I know nothing of Japanese class structure

I like to think of myself as not entirely uncultured but there is always going to be a bit of a culture clash when I watch anime. I think that’s true for a lot of western viewers. The social reality we live in as well as the history, traditions and beliefs we grew up with are bound to affect how we take in our entertainment. When an author writes a story there’s all sorts of things they take for granted. For instance if a large male character goes grocery shopping in a ball gown, that’s an odd and maybe comical scene but only because our social conventions skew against it. There was a time where a similar scene would simply have been used to mark the character as an aristocrat.

JuliusJulia

Julius is great

Personally, I don’t think there’s anything wrong with interpreting a story within your own context but I do get curious about the world it was crafted in. For instance I’m vaguely aware of Japanese mentality and biases regarding gender, visible minorities and foreigners. I’m somewhat acquainted with the myriad of social conventions and norms expected of anyone within Japanese society and the general consequences of breaking with said taboos or conventions.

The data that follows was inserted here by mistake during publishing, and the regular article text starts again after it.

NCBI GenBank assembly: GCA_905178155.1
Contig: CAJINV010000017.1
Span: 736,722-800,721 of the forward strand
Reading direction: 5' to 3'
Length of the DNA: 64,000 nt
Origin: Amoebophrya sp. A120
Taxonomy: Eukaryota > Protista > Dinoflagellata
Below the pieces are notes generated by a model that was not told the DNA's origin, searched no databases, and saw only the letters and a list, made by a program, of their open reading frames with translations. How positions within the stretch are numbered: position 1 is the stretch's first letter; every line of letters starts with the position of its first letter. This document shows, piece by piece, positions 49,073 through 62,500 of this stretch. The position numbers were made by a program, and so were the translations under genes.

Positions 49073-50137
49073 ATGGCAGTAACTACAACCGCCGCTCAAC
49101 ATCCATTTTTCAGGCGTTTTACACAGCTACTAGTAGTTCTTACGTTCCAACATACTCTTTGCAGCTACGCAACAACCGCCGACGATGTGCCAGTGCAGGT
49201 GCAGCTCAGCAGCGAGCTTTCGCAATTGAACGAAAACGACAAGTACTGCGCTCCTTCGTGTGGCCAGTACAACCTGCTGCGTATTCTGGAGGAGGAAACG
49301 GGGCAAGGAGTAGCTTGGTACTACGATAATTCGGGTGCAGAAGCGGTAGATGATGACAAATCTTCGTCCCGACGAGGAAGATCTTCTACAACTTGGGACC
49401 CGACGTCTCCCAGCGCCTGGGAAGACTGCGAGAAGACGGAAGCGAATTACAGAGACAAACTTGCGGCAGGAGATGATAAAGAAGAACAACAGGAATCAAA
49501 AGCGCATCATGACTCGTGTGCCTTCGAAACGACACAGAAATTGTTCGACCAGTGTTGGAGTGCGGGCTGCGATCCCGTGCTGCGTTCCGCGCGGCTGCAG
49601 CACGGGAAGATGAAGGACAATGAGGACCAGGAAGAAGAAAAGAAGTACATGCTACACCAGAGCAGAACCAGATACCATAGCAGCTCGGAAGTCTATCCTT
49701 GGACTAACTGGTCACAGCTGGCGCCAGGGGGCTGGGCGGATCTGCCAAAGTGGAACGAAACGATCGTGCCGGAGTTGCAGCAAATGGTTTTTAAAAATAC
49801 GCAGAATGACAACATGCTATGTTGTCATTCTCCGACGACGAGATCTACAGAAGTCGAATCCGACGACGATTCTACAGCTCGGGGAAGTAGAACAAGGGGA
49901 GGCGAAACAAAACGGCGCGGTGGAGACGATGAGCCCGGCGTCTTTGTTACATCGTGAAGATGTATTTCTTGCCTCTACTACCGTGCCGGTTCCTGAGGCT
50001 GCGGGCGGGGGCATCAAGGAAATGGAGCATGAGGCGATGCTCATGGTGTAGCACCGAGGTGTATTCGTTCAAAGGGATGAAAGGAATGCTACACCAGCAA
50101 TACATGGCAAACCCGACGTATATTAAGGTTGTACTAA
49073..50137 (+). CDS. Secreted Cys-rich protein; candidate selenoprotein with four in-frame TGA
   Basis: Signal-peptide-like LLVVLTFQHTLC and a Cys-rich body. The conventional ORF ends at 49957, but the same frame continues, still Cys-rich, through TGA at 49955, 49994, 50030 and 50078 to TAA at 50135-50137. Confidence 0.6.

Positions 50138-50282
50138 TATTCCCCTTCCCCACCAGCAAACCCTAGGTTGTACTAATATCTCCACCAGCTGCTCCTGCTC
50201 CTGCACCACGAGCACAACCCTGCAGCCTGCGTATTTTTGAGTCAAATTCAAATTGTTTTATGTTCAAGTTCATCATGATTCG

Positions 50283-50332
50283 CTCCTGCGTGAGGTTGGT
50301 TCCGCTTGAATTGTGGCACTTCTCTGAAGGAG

But for all of that, I’m almost entirely ignorant of Japanese class constructs.  I know they exist. I assume they are somewhat rigid and complex because…well because most of what I know about Japanese social mores is a little rigid and complex. It’s possible that my perception is outdated.

Anywho, we all know that there’s an elaborate social hierarchy present in almost every level of Japanese society. It’s most obviously expressed through the multitude of honorifics one can use depending on who they are addressing but it can be seen through the language as well. Polite forms of Japanese can easily be considered as their own dialects. It dictates actions and reactions and really defines relationships. But what are these class distinctions based on?

bloomintoyou__2_

I just really liked this Bloom Into You promo

One that I know is “age”. Unlike the youth cultures of North America, Japan still has a healthy respect for seniority. As such people that are older than you or have been working at a place for longer, automatically outrank you. But what about money? Just plain old wealth? Who do I owe *more* respect to, the guy that’s a few years older than me in school or the kid in my class that comes from an obscenely rich family? Does education matter at all and if so is there a bias. For instance does a scientific background prime over an artistic one?